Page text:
Data visualization and interaction on smartwatch small screens

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Neshati, Ali
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In this thesis, I will investigate the optimization of a small display while presenting graphic data such as line charts. Due to the small screen of smartwatches presenting the data could be challenging. To overcome these challenges, I will propose two techniques, Compression and Simplification, to improve the visualization techniques on smartwatches. The last part of this thesis is about interaction with visualization techniques on smartwatches. I will show how interacting with the smartwatch bezel and using some specific parts of the smartwatch display can be helpful to interact with various types of charts and graphs on smartwatches. In the first part of my thesis, I propose G-Sparks, a compact visual representation of glanceable line graphs for smartwatches. My exploration primarily considered the suitable compression axes for time-series charts. In a first study, I examine the optimal line-graph compression approach without compromising perceptual metrics, such as slope or height detection. I evaluated compressions of line segments, the elementary unit of a line graph, along the x-axis, y-axis, and xy-axes. Contrary to intuition, I find that condensing graphs yield more accurate reading of height estimations than non-compressed graphs, but only when these are compressed along the x-axis. Building from this result, I study the effect of an x-axis compression on users' ability to perform "glanceable" analytic tasks with actual data. Glanceable tasks include quick perceptual judgements of graph properties. Using biometric data (heart rate), I find that shrinking a line graph to the point of representing one data sample per pixel does not compromise legibility. As expected, such type of compression also has the effect of minimizing the needed amount of flicking to interact with such graphs. From the results, I offer guidelines to application designers needing to integrate line charts into smartwatch apps. Multiple embedded sensors enable smartwatch apps to amass large amounts of interrelated time-series data simultaneously, such as heart rate, oxygen levels or steps walked. Visualizing multiple interlinked datasets is possible on smartphones but remains challenging on small smartwatch displays. I propose a new technique, the Space-Filling Line Graph (SF-LG), that preserves the key visual properties of time-series graphs while making available space on the display to augment such graphs with additional information. Results from the first study (N=30) suggest that, while SF-LG makes available additional space on the small display, it also enables effective (i.e. quick and accurate) comprehension of key line graph tasks. I next implement a greedy algorithm to embed auxiliary information in the most suitable regions on the display. In a second study (N=27), I find that participants are efficient at locating and linking interrelated content using SF-LG in comparison to two baselines approaches. I conclude with guidelines for smartwatch space maximization for visual displays. I present BezelGlide, a novel suite of bezel interaction techniques designed to minimize screen occlusion and `fat finger' effects when interacting with common graphs on smartwatches. To explore the design of BezelGlide, I conducted two user studies. First, I quantified the amount of screen occlusion experienced when interacting with the smartwatch bezel. Next, I designed two techniques that involve gliding the finger along the smartwatch bezel for graph interaction. Full BezelGlide (FBG) and Partial BezelGlide (PBG) use the full or a portion of the bezel, respectively, to reduce screen occlusion while scanning a line chart for data. In the common value detection task, I find that PBG outperforms FBG and Shift, a touchscreen occlusion-free technique, both quantitatively and subjectively, also while mobile. I finally illustrate the generalizability potential of PBG to interact with common graph types making it a valuable interaction technique for smartwatch users. As the last piece of this thesis, I will show how some specific segments of the smartwatch display can be used as the interaction area to interact with multiple graphs on smartwatches. In the first experiment, I will investigate the occlusion area while the smartwatch user interacts with the whole smartwatch display. The result of this study will help to pick the right segments with minimum occlusion to interact with multiple graphs. For the interaction technique, the challenge will be mapping the selected segments (interaction area) with the area representing content.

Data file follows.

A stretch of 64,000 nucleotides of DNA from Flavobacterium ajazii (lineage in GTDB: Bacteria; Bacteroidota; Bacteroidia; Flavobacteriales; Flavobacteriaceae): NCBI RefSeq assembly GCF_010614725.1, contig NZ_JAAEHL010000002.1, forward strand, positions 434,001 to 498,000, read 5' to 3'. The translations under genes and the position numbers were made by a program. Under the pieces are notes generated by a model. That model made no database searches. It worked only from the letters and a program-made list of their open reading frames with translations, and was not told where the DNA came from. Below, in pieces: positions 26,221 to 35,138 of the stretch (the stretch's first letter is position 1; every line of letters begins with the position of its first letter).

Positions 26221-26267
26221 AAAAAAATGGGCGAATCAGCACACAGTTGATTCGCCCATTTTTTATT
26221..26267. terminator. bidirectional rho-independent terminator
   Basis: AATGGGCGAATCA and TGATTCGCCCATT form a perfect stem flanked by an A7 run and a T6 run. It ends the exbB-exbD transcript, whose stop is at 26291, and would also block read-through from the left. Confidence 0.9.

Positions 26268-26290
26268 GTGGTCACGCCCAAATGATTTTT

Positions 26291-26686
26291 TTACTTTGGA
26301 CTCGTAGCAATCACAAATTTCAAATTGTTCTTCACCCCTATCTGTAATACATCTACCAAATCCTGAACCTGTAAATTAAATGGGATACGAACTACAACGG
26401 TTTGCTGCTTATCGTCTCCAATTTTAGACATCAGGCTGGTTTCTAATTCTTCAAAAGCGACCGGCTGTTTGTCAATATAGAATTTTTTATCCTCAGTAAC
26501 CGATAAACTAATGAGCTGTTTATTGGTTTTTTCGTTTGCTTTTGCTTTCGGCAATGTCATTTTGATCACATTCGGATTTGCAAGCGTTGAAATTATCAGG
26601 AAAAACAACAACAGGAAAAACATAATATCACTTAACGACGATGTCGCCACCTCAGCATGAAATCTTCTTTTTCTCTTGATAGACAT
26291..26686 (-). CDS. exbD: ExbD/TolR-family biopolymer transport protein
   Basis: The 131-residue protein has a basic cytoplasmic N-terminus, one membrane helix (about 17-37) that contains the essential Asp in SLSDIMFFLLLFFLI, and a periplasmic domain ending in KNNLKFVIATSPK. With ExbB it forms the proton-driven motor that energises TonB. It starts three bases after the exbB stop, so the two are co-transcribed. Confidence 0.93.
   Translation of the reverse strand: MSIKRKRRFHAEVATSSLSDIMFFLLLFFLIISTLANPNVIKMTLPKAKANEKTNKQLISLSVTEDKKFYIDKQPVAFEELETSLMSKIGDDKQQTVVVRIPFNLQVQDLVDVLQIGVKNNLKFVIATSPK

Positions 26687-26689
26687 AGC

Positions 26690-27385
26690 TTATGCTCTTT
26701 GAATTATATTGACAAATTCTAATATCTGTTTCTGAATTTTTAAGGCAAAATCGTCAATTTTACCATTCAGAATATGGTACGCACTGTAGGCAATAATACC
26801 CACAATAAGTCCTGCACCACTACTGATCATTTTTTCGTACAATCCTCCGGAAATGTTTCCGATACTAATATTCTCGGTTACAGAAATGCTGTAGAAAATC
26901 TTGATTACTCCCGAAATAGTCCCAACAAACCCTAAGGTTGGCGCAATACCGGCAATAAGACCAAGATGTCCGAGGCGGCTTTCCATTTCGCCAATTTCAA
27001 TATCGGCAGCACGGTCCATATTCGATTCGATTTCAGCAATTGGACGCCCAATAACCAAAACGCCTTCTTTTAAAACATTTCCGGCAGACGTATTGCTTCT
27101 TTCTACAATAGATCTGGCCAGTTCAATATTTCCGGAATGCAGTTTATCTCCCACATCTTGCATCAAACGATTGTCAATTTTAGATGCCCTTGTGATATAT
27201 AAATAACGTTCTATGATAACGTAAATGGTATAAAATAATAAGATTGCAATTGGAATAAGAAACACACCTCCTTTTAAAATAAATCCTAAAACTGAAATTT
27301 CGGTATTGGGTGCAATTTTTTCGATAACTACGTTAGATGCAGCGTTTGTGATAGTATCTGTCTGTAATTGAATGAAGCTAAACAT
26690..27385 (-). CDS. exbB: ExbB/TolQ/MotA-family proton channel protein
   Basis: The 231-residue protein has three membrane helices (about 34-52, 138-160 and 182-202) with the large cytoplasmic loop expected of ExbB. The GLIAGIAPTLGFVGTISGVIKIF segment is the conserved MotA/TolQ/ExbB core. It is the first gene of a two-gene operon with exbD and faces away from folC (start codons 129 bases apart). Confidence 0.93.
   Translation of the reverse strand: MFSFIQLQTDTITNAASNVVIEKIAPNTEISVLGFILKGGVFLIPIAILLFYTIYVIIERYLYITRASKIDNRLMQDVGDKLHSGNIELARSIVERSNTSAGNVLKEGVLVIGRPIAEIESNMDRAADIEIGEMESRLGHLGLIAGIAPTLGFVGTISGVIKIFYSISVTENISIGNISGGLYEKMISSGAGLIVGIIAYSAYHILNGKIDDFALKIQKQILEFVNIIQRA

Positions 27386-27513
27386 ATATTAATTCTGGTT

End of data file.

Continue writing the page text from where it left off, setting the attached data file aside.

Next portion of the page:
Data visualization, Space-efficient visualizations, Interaction techniques, Smartwatches
Neshati A, Sakamoto Y, Leboe-Mcgowan L, Leboe-McGowan J, Serrano M, Irani P. G-sparks: Glanceable sparklines on smartwatches. In45th Conference on Graphics Interface (GI 2019) 2019 May 28 (pp. 1-9).
Neshati A, Sakamoto Y, Irani P. Challenges in Displaying Health Data on Small Smartwatch Screens. InITCH 2019 Jan 1 (pp. 325-332)
Neshati A, Rey B, Ahmed Sharif F, Bardot S, Latulipe C, Irani P. BezelGlide: Interacting with Graphs on Smartwatches with Minimal Screen Occlusion. InProceedings of the 2021 CHI Conference on Human Factors in Computing Systems 2021 May 17.
Neshati A, Alallah F, Rey B, Sakamoto Y, Serano M, Irani P. SF-LG: Space- Filling Line Graphs for Visualizing Interrelated Time-series Data on Smart- watches. submitted to In23rd International Conference on Human-Computer Interaction with Mobile Devices and Services 2021 Oct 5